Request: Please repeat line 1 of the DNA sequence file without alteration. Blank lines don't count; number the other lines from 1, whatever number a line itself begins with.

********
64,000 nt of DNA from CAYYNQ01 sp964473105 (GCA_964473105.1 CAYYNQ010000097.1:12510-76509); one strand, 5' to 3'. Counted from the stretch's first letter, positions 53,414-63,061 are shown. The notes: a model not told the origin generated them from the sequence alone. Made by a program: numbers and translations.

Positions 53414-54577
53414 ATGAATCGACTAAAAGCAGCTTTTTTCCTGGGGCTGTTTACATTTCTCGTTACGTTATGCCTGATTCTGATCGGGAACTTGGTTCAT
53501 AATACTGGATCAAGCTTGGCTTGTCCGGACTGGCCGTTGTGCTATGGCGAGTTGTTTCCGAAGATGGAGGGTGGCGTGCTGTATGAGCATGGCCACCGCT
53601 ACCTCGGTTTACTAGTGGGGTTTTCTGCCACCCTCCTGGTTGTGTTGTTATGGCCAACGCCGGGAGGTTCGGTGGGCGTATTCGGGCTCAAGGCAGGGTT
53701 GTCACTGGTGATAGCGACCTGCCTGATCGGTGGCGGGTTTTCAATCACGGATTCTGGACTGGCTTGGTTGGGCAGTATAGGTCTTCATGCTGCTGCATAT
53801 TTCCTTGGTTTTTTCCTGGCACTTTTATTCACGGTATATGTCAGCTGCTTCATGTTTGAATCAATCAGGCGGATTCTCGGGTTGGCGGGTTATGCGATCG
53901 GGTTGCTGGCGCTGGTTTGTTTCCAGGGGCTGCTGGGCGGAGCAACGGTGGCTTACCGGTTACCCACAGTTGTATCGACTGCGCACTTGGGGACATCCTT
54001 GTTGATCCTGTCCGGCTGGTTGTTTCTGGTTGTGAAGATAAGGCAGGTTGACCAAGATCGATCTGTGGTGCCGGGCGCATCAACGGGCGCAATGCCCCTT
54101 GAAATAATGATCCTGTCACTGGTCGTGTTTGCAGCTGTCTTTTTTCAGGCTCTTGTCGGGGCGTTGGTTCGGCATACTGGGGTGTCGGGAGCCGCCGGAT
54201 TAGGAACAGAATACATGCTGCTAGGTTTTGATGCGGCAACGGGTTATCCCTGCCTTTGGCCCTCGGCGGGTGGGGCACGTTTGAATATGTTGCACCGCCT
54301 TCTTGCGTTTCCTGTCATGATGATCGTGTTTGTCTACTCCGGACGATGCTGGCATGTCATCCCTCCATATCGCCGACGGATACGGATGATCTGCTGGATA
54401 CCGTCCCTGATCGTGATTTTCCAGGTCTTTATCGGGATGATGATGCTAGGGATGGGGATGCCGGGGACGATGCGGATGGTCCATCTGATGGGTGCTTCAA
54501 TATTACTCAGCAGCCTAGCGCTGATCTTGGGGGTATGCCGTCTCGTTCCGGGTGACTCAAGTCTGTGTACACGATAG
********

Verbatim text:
64,000 nt of DNA from CAYYNQ01 sp964473105 (GCA_964473105.1 CAYYNQ010000097.1:12510-76509); one strand, 5' to 3'. Counted from the stretch's first letter, positions 53,414-63,061 are shown. The notes: a model not told the origin generated them from the sequence alone. Made by a program: numbers and translations.